Bill Chappell

Bill Chappell is a blogger and producer who currently works on The Two Way, NPR's flagship blog. In the past, he has coordinated digital features for Morning Edition and Fresh Air, and edited the rundown of All Things Considered. He frequently contributes to other NPR blogs, such as All Tech Considered and The Salt.

Chappell's work at NPR has ranged from being the site's first full-time homepage editor to being the lead writer and editor on the London 2012 Olympics blog, The Torch. His assignments have included being the lead web producer for NPR's trip to Asia's Grand Trunk Road, as well as establishing the Peabody Award-winning StoryCorps on NPR.org.

In 2009, Chappell was a key editorial member of the small team that redesigned NPR's web site. One year later, the site won its first Peabody Award, along with the National Press Foundation's Excellence in Online Journalism award.

At NPR, Chappell has trained both digital and radio staff to use digital tools to tell compelling stories, in addition to "evangelizing" — promoting more collaboration between legacy and digital departments.

Prior to joining NPR in late 2003, Chappell worked on the Assignment Desk at CNN International, handling coverage in areas from the Middle East, Asia, Africa, Europe, and Latin America, and coordinating CNN's pool coverage out of Qatar during the Iraq war.

Chappell's work for CNN also included producing Web stories and editing digital video for SI.com, and editing and producing stories for CNN.com's features division.

Before joining CNN, Chappell wrote about movies, restaurants and music for alternative weeklies, in addition to his first job: editing the police blotter.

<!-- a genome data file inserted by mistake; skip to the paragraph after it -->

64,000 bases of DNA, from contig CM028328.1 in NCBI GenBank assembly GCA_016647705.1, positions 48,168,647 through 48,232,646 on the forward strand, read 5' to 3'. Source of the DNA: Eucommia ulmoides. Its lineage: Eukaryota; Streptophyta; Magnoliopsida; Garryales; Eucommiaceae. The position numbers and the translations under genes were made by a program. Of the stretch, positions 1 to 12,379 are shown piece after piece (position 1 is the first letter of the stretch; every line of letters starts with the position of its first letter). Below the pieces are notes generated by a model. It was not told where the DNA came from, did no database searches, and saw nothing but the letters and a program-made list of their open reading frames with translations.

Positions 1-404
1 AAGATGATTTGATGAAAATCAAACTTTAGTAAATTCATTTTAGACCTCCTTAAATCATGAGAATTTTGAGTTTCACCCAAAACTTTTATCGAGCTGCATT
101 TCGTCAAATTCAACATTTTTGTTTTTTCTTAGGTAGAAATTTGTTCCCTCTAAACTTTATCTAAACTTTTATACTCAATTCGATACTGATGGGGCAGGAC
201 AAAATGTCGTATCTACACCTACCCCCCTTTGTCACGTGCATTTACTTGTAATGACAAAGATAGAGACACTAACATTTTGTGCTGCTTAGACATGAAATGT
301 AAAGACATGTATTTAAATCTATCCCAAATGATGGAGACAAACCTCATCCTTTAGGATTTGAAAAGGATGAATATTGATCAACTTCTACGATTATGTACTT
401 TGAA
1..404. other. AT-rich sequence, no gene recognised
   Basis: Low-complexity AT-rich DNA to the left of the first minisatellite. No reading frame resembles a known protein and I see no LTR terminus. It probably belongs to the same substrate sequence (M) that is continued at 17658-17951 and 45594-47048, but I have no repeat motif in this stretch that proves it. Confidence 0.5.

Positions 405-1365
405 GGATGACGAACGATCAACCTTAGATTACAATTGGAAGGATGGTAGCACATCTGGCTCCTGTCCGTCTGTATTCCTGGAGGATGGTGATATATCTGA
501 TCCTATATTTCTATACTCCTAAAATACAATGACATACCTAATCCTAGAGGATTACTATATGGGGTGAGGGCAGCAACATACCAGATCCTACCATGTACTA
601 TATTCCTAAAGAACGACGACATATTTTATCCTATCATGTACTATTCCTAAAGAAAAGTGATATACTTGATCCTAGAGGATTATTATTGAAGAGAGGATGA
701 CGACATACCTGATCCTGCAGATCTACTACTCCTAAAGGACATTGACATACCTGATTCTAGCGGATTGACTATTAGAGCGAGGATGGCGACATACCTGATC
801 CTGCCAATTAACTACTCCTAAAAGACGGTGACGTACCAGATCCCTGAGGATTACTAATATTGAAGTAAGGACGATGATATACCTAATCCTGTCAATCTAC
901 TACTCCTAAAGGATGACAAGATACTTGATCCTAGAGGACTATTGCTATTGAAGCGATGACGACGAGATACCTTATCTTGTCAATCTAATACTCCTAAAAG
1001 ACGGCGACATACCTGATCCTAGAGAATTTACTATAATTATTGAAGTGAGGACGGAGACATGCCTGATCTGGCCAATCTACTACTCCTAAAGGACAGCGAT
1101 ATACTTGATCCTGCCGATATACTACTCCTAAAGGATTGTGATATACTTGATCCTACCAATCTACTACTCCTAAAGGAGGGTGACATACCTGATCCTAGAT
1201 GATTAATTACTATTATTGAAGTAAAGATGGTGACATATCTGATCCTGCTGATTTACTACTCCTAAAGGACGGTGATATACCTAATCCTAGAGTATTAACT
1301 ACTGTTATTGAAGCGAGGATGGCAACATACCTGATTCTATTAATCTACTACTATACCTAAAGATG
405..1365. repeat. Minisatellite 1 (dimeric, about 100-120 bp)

A holder of bachelor's degrees in English and History from the University of Georgia, he attended graduate school for English Literature at the University of South Carolina.

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The Two-Way
7:59 am
Fri April 17, 2015

ESPN Suspends Reporter Over Rant Recorded By Towing Company

An image from a video in which ESPN reporter Britt McHenry berates a tow company employee. ESPN says McHenry has been suspended for one week.
LiveLeak

A string of insults aimed at a woman who works at a towing company were recorded by a surveillance camera. Now they've come back to sting sports reporter Britt McHenry. After the video emerged of McHenry, 28, dishing out profane verbal abuse, ESPN announced she'll be punished.

"Britt McHenry has been suspended for one week effectively immediately," the company said.

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The Two-Way
6:13 am
Fri April 17, 2015

Espresso In Orbit: SpaceX Craft Brings Coffee Machine To Space Station

The SpaceX Dragon cargo capsule nears the International Space Station, as astronauts prepare to snag it with a robotic arm Friday.
NASA TV

The coffee on the International Space Station is about to get much better. The SpaceX Dragon cargo capsule linked up with the station today, bringing groceries, supplies — and a long-awaited espresso machine, called the ISSpresso.

In a rendezvous that was streamed live on the web, astronauts inside the ISS extended a robotic arm and captured the SpaceX Dragon Friday morning. NASA says the pair made contact 257 miles over the Pacific Ocean.

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The Two-Way
5:19 am
Fri April 17, 2015

Former IMF Head Rato Is Arrested For Tax Fraud In Spain